Airbnb is the very popular web site that’s shaken up the hotel industry by allowing folks to easily rent out their apartment, condo, vacation home, tree house—anything suitable for lodging—to others. It turns out that prostitutes love the site, as well.
The NY Daily News broke the story that prostitution rings have been renting private residences listed on Airbnb and running prostitutes through them around the clock. As call girl told the newspaper, “It’s a lot cheaper than the Waldorf-Astoria.”
When you can rent a Manhattan apartment for $100 or $200 a day, she’s right.
In the most recent case, a New York publicist rented her apartment for a week to a woman who said she was in the Army and needed a place to stay in Manhattan before she shipped out. But when a prostitute was slashed by a client in her West 43rd St. apartment, the publicist got a call from the police, and she found clear evidence that her apartment had been used as a brothel.
To its credit, Airbnb put her up in a very nice hotel for a couple of nights while the company cleaned her apartment, changed her locks, and replaced her pillows and other belongings.
Word to the wise: Be careful out there.
The International Civil Aviation Organization said the accident rate for commercial aircraft worldwide last year was the lowest recorded since the organization began keeping statistics. With a global accident rate of 2.8 accidents per one million departures, it was a 13% decrease from 2012.
Even when there were fatal accidents around the world in 2013, the total number of deaths dropped to 173 from 388 a year earlier. Since 2009, total world-wide fatalities dropped by more than two-thirds.
In the U.S., the statistics are even better.
Over five years ending April, American carriers flew 3.7 billion passengers, or roughly 10 times the U.S. population, “without,” as the former head of safety at the Federal Aviation Administration put it, “so much as putting a scratch on anyone” who was a passenger.
Yes, three people died in that botched landing at San Francisco’s airport last year, but that was not a US airline—that was a Korean Air jet.
The disappearance of Malaysian Airlines Flight 370 was a tragedy. But statistically, flying is safer than ever.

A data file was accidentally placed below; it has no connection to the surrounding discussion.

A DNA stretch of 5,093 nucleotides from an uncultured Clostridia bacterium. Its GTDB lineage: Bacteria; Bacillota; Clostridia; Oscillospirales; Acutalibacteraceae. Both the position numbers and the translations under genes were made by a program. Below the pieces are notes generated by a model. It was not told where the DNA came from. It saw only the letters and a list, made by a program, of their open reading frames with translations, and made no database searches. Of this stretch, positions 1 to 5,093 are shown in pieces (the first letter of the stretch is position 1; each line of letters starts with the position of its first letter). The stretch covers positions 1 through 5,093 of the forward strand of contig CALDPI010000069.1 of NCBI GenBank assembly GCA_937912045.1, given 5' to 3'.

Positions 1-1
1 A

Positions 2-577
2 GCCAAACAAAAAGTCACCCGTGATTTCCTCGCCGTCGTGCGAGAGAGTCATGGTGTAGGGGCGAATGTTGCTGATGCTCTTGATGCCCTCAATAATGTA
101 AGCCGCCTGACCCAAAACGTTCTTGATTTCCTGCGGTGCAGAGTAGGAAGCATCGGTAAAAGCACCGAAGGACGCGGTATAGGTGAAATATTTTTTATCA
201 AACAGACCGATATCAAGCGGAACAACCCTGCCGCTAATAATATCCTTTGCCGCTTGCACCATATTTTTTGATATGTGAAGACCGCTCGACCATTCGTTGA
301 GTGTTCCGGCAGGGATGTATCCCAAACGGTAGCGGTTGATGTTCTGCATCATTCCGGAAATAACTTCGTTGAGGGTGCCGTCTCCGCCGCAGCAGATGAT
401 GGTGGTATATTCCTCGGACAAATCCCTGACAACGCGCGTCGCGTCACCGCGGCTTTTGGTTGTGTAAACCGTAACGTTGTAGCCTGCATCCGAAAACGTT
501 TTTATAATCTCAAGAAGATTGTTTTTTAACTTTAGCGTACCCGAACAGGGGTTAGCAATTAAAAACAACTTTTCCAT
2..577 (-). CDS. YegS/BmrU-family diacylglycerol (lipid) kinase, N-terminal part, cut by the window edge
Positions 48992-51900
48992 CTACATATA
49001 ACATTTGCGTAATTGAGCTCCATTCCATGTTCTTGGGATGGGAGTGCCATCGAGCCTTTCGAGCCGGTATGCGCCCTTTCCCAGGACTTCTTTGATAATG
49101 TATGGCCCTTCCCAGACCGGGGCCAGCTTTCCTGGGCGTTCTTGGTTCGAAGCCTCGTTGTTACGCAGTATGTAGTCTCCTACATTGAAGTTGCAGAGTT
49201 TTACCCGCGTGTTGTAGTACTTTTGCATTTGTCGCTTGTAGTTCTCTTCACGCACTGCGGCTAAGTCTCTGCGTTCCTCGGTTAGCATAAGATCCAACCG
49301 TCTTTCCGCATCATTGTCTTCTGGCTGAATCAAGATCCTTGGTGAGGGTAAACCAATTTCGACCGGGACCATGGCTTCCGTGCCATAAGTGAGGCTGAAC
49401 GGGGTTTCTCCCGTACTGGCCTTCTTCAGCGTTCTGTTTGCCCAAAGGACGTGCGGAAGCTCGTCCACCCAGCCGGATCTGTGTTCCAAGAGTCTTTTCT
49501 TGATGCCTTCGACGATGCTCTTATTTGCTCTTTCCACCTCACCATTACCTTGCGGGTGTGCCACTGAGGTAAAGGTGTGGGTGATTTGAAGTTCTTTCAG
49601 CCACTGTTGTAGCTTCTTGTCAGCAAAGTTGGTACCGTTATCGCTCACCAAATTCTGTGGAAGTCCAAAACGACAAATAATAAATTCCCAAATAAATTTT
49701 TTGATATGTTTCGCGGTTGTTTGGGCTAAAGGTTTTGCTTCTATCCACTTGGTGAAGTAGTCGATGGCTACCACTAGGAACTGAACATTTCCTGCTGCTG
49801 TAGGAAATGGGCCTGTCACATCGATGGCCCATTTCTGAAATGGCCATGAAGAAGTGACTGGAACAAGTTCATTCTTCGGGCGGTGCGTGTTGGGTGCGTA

In the 1980s, the then-head of American Airlines garnered a lot of publicity when he decided to cut costs by eliminating the single olive in every salad served in first class. Robert Crandall presumed no one would notice and that the measure would save the airline $40,000 a year.
But Mr. Crandall didn’t figure on all the publicity his modest, cost-cutting measure would receive.
Today’s olive-in-the-salad story involves limes. On your next flight, you might notice that there’s a slice of lime missing from your gin and tonic. Apparently the price of limes has been going up.
Growers in Mexico blame a reduced crop on unrest caused by drug cartels and flooding from heavy rains. In California, it’s the drought as well as a growing demand for limes for margaritas and tacos that’s reportedly driven prices of limes to a three-year high.
These days when you board a flight, you often have no idea what you’ll get. Certainly not a meal–unless you’re in the front of the plane or flying overseas. I hardly think the absence of limes is going to bother passengers. I’m so used to uneven offerings on planes that these days I almost always buy my snacks or food before boarding to carry on the plane.
A bit nervous about flying? Some estimates say one out of every four people are. Which makes even more curious the TSA’s controversial behavior screening program that tries to pick out of an airport crowd a terrorist whose jitters give him or her away.
Here’s the theory behind the TSA’s behavior screening program. TSA agents circulate among passengers before they pass through security. They’re looking for a few of 94 signs of stress, fear or deception. Who knew there were so many telltale signs of those three emotions?
The TSA isn’t about to reveal what those 94 signs are, but it seems to me that with 25% of passengers having some degree of a fear of flying, it might be easy to mistake that kind of nervousness for something more sinister.
The TSA hasn’t yet caught a bad guy using this system, and some members of Congress say this is a waste of money. The government’s chief auditor—the Government Accounting Office—said last year the program is a waste of money and that behavior detection is unproven.
The TSA just ended a trial program at Baltimore’s airport yesterday. I wonder if that agency will start to agree with its critics?
Earlier this month I spent five, great days in Northern California wine country attending the Sonoma International Film Festival. One film got a standing ovation. It was produced by a 22-year-old film school graduate, and it was both hilarious and touching. And it involved travel of an unusual sort.
If you’ve never heard of Burning Man, you need to know it’s an annual art event held in Nevada’s Black Rock Desert. An entire city is built for a single week of non-stop partying and sharing and building of unusual vehicles and lots, lots more. It’s dusty and raucous and, some say, life changing.
My son has attended Burning Man several times, but he’s never invited me. Not that I’m complaining. But then I saw “Taking My Parents to Burning Man,” and like everyone else in the audience that day in Sonoma, I was delighted.
Bryant “Spry Bry” Boesen of Vancouver invited his very straight parents to the event; they attended with some trepidation. Boesen filmed the entire week, and the result is an account of a journey on a couple of levels. He doesn’t have a distributor for “Taking My Parents to Burning Man” yet, but he’ll get one.
Do try to see it.